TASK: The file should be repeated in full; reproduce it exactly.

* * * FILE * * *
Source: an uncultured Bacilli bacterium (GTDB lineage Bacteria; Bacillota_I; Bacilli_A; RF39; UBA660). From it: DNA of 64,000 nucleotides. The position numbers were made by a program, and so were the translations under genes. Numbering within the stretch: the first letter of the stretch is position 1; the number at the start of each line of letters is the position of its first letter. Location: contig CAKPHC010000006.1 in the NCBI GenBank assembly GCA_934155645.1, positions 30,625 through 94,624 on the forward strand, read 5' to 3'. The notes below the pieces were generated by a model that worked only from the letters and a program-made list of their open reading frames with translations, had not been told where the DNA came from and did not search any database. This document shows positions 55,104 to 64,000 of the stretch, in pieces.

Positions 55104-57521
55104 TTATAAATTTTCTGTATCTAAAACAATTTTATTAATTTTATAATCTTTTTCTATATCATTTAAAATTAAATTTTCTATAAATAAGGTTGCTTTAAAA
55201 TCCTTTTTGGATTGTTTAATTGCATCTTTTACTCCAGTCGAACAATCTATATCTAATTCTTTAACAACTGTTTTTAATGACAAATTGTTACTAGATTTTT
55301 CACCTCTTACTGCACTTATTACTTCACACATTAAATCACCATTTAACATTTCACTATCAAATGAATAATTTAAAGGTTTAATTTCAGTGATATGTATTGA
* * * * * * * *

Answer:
Source: an uncultured Bacilli bacterium (GTDB lineage Bacteria; Bacillota_I; Bacilli_A; RF39; UBA660). From it: DNA of 64,000 nucleotides. The position numbers were made by a program, and so were the translations under genes. Numbering within the stretch: the first letter of the stretch is position 1; the number at the start of each line of letters is the position of its first letter. Location: contig CAKPHC010000006.1 in the NCBI GenBank assembly GCA_934155645.1, positions 30,625 through 94,624 on the forward strand, read 5' to 3'. The notes below the pieces were generated by a model that worked only from the letters and a program-made list of their open reading frames with translations, had not been told where the DNA came from and did not search any database. This document shows positions 55,104 to 64,000 of the stretch, in pieces.

Positions 55104-57521
55104 TTATAAATTTTCTGTATCTAAAACAATTTTATTAATTTTATAATCTTTTTCTATATCATTTAAAATTAAATTTTCTATAAATAAGGTTGCTTTAAAA
55201 TCCTTTTTGGATTGTTTAATTGCATCTTTTACTCCAGTCGAACAATCTATATCTAATTCTTTAACAACTGTTTTTAATGACAAATTGTTACTAGATTTTT
55301 CACCTCTTACTGCACTTATTACTTCACACATTAAATCACCATTTAACATTTCACTATCAAATGAATAATTTAAAGGTTTAATTTCAGTGATATGTATTGA